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Treatment options in stage I seminoma

UROS BUMBASIREVIC1,2,*, MARKO ZIVKOVIC1, MILOS PETROVIC1, VESNA CORIC2,3, NIKOLA LISICIC1, NEBOJSA BOJANIC1,2

1 Clinic of Urology, University Clinical Center of Serbia, Belgrade, 11000, Serbia
2 Faculty of Medicine, University of Belgrade, Belgrade, 11000, Serbia
3 Institute of Medical and Clinical Biochemistry, Faculty of Medicine, University of Belgrade, Belgrade, 11000, Serbia

* Corresponding Author: UROS BUMBASIREVIC. Email: email

Oncology Research 2022, 30(3), 117-128. https://doi.org/10.32604/or.2022.027511

Abstract

Seminomas are most commonly diagnosed in clinical stage I (CSI). After orchiectomy, approximately 15% of patients in this stage have subclinical metastases. Adjuvant radiotherapy (ART) delivered to the retroperitoneum and ipsilateral pelvic lymph nodes has been the mainstay of treatment for many years. Although highly efficient, with long-term cancer-specific survival (CSS) rates approaching almost 100%, ART is associated with considerable long-term consequences, particularly cardiovascular toxicity and increased risk of secondary malignancies (SMN). Therefore, active surveillance (AS) and adjuvant chemotherapy (ACT) were developed as alternative treatment options. While AS prevents patient overtreatment, it is associated with strict follow-up regimens and increased radiation exposure due to repeated imaging. Due to equivalent CSS rates to ART, and lower toxicity, one course of adjuvant carboplatin presents the cornerstone of chemotherapy for CSI patients. CSS is almost 100% for patients with CSI seminoma, regardless of the chosen treatment option. Therefore, a personalized approach in treatment selection is preferred. Currently, routine radiotherapy for CSI seminoma patients is no longer recommended. Instead, it should be reserved for patients who are unfit or unwilling for AS or ACT. Identification of prognostic factors for disease relapse allowed for the development of risk-adapted treatment strategy and stratification of patients in low-risk and high-risk groups. Although risk-adapted policy needs further validation, surveillance is currently recommended in low-risk patients, while ACT is reserved for patients with a higher risk of relapse.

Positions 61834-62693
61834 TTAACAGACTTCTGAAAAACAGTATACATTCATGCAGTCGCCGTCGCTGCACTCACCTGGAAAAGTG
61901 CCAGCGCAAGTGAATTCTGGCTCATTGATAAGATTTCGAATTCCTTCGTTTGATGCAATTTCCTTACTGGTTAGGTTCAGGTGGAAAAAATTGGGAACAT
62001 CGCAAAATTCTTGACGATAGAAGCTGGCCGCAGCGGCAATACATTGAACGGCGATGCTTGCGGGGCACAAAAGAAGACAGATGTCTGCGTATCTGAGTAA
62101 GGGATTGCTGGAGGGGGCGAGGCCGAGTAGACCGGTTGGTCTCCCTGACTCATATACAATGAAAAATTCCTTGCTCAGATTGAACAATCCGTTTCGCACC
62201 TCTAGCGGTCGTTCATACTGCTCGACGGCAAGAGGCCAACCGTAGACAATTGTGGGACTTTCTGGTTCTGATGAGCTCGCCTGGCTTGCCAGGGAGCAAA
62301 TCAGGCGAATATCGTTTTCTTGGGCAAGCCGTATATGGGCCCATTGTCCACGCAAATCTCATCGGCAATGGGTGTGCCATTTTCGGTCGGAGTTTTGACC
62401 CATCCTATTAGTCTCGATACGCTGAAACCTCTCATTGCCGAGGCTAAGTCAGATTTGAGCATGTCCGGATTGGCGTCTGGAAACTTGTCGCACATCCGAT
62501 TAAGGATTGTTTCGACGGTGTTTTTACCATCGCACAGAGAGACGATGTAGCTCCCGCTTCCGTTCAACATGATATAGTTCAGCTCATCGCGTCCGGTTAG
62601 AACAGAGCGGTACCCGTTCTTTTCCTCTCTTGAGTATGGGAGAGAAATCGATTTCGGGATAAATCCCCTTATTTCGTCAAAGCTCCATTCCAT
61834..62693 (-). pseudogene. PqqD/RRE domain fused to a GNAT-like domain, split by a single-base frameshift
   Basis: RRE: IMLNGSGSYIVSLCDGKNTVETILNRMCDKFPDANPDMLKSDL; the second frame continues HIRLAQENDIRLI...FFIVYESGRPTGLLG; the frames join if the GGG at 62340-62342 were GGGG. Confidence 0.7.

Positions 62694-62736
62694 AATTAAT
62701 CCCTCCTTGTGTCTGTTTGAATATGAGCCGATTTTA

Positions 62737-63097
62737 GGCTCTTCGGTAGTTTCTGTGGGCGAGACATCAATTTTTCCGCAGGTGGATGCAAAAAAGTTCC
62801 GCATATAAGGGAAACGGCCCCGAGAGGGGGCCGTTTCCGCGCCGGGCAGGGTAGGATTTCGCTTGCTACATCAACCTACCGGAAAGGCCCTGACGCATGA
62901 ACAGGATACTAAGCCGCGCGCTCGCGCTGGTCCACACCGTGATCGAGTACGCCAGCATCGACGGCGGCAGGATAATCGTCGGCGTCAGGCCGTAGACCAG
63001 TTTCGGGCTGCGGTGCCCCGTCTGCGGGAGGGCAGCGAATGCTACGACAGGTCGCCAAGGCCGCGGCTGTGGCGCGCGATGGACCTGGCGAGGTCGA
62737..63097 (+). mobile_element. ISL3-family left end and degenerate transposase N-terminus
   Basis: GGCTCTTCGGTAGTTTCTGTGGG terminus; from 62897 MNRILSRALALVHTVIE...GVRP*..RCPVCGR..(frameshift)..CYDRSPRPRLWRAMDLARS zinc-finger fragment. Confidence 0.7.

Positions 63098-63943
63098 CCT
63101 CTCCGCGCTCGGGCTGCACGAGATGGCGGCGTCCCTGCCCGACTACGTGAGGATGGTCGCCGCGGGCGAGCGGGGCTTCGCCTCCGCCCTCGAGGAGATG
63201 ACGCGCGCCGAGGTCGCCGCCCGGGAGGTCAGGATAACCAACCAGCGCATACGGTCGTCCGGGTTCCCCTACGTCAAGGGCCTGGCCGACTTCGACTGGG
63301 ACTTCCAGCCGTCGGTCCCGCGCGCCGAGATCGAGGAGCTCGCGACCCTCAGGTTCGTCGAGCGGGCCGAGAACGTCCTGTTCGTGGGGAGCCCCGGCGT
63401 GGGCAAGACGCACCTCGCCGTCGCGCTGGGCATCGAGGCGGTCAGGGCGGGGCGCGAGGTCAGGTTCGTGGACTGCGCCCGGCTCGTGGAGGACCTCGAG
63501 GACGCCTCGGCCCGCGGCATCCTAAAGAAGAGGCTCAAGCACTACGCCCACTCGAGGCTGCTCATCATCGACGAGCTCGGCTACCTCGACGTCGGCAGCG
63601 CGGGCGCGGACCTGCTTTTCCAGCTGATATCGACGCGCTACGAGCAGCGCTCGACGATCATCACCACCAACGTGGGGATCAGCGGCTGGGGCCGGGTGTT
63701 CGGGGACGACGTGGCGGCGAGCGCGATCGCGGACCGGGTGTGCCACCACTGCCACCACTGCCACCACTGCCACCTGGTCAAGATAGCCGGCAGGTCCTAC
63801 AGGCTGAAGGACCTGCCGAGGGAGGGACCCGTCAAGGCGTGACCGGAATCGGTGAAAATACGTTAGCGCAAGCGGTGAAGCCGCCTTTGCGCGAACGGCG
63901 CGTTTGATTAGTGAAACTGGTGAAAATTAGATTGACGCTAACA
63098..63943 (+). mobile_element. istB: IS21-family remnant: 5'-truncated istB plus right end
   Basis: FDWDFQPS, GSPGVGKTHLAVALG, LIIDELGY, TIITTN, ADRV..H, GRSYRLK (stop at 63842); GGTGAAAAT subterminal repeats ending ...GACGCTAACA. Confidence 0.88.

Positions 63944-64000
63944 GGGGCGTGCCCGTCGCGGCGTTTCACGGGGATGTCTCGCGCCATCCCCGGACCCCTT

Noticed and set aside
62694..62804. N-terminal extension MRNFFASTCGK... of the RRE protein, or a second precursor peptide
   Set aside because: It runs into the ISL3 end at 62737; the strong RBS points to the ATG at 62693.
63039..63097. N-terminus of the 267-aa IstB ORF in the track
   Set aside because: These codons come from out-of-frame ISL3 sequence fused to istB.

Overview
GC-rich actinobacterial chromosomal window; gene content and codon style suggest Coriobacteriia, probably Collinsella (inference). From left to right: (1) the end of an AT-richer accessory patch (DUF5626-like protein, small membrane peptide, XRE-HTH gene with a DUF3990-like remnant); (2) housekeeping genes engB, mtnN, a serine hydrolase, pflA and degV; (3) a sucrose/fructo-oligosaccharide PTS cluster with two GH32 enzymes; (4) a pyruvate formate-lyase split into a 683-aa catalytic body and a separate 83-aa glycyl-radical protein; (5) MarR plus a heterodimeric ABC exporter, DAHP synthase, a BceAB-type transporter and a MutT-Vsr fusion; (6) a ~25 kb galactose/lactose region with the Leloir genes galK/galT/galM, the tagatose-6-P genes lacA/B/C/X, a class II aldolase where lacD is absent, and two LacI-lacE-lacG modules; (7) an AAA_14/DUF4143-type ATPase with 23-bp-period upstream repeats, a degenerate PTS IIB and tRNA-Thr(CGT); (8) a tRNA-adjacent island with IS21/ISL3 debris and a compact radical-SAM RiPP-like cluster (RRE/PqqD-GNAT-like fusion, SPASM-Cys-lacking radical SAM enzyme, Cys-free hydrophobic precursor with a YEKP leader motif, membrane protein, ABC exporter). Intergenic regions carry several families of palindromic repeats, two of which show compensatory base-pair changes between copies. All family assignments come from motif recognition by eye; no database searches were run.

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BUMBASIREVIC, U., ZIVKOVIC, M., PETROVIC, M., CORIC, V., LISICIC, N. et al. (2022). Treatment options in stage I seminoma. Oncology Research, 30(3), 117–128.



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